Open Access
Acord, Jeremy Daniel
Graduate Program:
Materials Science and Engineering
Doctor of Philosophy
Document Type:
Date of Defense:
May 24, 2007
Committee Members:
  • Joan Marie Redwing, Committee Chair
  • Elizabeth C Dickey, Committee Member
  • Christopher L Muhlstein, Committee Member
  • Mark William Horn, Committee Member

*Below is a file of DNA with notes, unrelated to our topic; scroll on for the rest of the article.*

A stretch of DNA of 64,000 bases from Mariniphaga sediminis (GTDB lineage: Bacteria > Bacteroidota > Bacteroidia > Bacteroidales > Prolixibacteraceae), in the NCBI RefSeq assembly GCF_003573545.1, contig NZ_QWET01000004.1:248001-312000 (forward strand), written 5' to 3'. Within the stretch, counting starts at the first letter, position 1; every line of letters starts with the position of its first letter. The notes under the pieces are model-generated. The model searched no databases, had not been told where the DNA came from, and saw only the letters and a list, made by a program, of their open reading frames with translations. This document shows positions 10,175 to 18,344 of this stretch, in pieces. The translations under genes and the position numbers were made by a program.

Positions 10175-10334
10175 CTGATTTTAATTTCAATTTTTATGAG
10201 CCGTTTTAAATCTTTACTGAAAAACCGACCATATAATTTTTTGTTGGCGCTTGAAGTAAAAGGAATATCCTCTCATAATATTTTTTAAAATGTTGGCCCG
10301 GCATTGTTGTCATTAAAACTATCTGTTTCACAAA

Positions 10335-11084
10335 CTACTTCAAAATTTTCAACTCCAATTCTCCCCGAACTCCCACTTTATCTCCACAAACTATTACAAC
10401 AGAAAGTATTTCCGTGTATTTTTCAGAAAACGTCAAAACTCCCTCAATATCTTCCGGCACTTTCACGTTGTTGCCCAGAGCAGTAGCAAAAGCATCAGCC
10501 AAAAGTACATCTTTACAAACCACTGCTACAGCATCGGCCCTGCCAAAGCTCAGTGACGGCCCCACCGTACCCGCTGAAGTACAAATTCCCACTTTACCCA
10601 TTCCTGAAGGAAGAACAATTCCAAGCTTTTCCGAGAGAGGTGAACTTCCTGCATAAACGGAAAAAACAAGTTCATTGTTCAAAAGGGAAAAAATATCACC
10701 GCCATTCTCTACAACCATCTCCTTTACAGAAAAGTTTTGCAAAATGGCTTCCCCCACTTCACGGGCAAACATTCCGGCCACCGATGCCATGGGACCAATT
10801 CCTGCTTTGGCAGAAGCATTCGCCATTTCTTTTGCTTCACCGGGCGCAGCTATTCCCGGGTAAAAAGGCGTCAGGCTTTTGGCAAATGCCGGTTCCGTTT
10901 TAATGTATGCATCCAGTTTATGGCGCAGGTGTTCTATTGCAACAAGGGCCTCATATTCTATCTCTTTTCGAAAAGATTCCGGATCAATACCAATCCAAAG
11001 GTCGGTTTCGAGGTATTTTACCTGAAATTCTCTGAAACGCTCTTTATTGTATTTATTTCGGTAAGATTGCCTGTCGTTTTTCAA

Al(x)Ga(1-x)N is a wide band gap compound semiconductor material with the desirable properties of high chemical and thermal stability, as well as a direct band gap. This makes Al(x)Ga(1-x)N particularly suitable for fabrication of deep-ultraviolet (UV) optoelectronic devices. However, there are currently no readily available bulk group III-nitride substrates, hence growth must be carried out on foreign substrates, such as sapphire or silicon carbide. This leads to epitaxial misfit between the film and substrate, as well as strain due to mismatch in the coefficients of thermal expansion (CTE) during a temperature change. Cracking is often attributed to these differences between film and substrate, and also between Al(x)Ga(1-x)N layers of different compositions. The important role of growth-related stress is less obvious and not as well understood in this process. Due to the dynamic nature of these stresses, it is often difficult to understand their behavior from post-growth measurements. Hence it is valuable to study these stresses using an in situ measurement technique. To fabricate devices that are active at various UV wavelengths, a range of Al(x)Ga(1-x)N compositions must be deposited, often within the same device structure. Empirical observations have shown that Al(x)Ga(1-x)N layers deposited on such substrates have a tendency to crack that increases with the aluminum content of the alloy and with the silicon doping level needed to make n-type conducting material. Therefore the primary goals of this study were twofold: to develop a fundamental understanding of the mechanisms contributing to stress evolution during deposition of Al(x)Ga(1-x)N thin films by metalorganic chemical vapor deposition (MOCVD) on SiC substrates, and to understand the dependence of cracking on the Al-content of Al(x)Ga(1-x)N. In situ substrate curvature measurements performed with a Multibeam Optical Stress Sensor (MOSS) were used throughout this study to further this goal. It is noteworthy that no prior literature reports exist studying MOCVD of Al(x)Ga(1-x)N on SiC using in situ techniques. The first portion of this study investigated the changes in the stress evolution as the Al-fraction of the Al(x)Ga(1-x)N thin films was varied. Gallium-rich alloys were observed to follow the pattern reported previously in the literature determined by post-growth techniques. GaN deposited on AlN buffer layer initiated growth in compression due to epitaxial misfit that was partially relaxed by formation of misfit dislocations near the interface. The growth stress relaxed with increasing GaN thickness until the surface became largely stress-free at growth temperature after growth of approximately 3 µm. As a consequence of this direct measurement, it was determined that cracking in thick GaN layers is due solely to the CTE stress, and not due to any growth stress. In contrast, the growth stress in Al-rich Al(x)Ga(1-x)N deposited on AlN was strongly determined primarily by the stress and defect structure of the AlN buffer layer, in combination with a small epitaxial misfit. For sufficiently high Al-fraction, the AlxGa1-xN growth stress was tensile from the start of growth. For compositions in between these two extremes, the stress evolution contained elements of both behaviors. This was termed “Al(x)Ga(1-x)N” type behavior. As with Ga-rich films, the initial growth stress was compressive. However, the stress evolved into tension toward the end of growth. The mechanisms from the two previously discussed regimes were determined to be active, in addition to a mechanism described in the literature as “dislocation effective climb”. This mechanism is active when pre-existing threading dislocations with an edge component propagate into the Al(x)Ga(1-x)N epilayer, becoming inclined as they do so leading to reduction in the initial compressive stress and eventually generation of tensile stress. This regime is also sensitive to the stress and structure of the AlN buffer layer. In the remainder of the study attempts were made to understand and modify the effect of the buffer layer. It was determined that high (>10,000) NH3 / Al-precursor ratio produced AlN buffer layers with improved quality, relative to lower ratios. This translated into reduced dislocation density and decreased tensile growth stress in subsequently grown Al(x)Ga(1-x)N epilayers. Compositionally graded buffer layers were investigated to attempt to increase the mean compressive stress at the end of epilayer growth. This technique was successful for GaN epilayers, with the thickest graded buffer layers producing the greatest effect. However, as the Al-fraction of the epilayer increased, the effectiveness of the graded buffer layer decreased. This was attributed to the rapidly decreasing strain energy available. One preliminary experiment demonstrated that dislocations become inclined when SiH4 was introduced during growth of Al(0.28)Ga(0.72)N, leading to increased tensile growth stress.